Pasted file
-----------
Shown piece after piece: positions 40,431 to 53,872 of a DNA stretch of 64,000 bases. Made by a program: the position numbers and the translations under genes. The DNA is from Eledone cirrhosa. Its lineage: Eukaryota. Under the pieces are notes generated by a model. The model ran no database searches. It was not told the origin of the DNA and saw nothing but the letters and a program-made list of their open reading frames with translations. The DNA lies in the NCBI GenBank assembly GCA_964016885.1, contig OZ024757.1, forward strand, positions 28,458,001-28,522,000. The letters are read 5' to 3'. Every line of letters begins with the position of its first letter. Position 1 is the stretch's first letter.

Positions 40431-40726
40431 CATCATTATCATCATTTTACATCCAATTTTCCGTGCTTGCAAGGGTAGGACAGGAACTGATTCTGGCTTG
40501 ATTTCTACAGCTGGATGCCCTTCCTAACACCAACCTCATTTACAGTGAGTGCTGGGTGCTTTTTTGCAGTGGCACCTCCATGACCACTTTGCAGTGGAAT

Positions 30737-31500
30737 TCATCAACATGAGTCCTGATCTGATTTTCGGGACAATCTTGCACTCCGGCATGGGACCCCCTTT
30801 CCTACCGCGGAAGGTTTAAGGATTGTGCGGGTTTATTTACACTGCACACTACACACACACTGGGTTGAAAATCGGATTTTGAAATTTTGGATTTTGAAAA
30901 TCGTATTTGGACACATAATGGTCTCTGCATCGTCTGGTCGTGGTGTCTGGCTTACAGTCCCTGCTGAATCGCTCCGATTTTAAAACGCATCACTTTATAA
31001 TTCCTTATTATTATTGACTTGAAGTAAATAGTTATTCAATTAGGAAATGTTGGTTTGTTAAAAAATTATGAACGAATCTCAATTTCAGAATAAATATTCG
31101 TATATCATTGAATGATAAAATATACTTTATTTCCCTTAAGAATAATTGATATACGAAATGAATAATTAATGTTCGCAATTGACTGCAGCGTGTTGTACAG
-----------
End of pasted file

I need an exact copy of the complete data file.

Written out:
Shown piece after piece: positions 40,431 to 53,872 of a DNA stretch of 64,000 bases. Made by a program: the position numbers and the translations under genes. The DNA is from Eledone cirrhosa. Its lineage: Eukaryota. Under the pieces are notes generated by a model. The model ran no database searches. It was not told the origin of the DNA and saw nothing but the letters and a program-made list of their open reading frames with translations. The DNA lies in the NCBI GenBank assembly GCA_964016885.1, contig OZ024757.1, forward strand, positions 28,458,001-28,522,000. The letters are read 5' to 3'. Every line of letters begins with the position of its first letter. Position 1 is the stretch's first letter.

Positions 40431-40726
40431 CATCATTATCATCATTTTACATCCAATTTTCCGTGCTTGCAAGGGTAGGACAGGAACTGATTCTGGCTTG
40501 ATTTCTACAGCTGGATGCCCTTCCTAACACCAACCTCATTTACAGTGAGTGCTGGGTGCTTTTTTGCAGTGGCACCTCCATGACCACTTTGCAGTGGAAT

Positions 30737-31500
30737 TCATCAACATGAGTCCTGATCTGATTTTCGGGACAATCTTGCACTCCGGCATGGGACCCCCTTT
30801 CCTACCGCGGAAGGTTTAAGGATTGTGCGGGTTTATTTACACTGCACACTACACACACACTGGGTTGAAAATCGGATTTTGAAATTTTGGATTTTGAAAA
30901 TCGTATTTGGACACATAATGGTCTCTGCATCGTCTGGTCGTGGTGTCTGGCTTACAGTCCCTGCTGAATCGCTCCGATTTTAAAACGCATCACTTTATAA
31001 TTCCTTATTATTATTGACTTGAAGTAAATAGTTATTCAATTAGGAAATGTTGGTTTGTTAAAAAATTATGAACGAATCTCAATTTCAGAATAAATATTCG
31101 TATATCATTGAATGATAAAATATACTTTATTTCCCTTAAGAATAATTGATATACGAAATGAATAATTAATGTTCGCAATTGACTGCAGCGTGTTGTACAG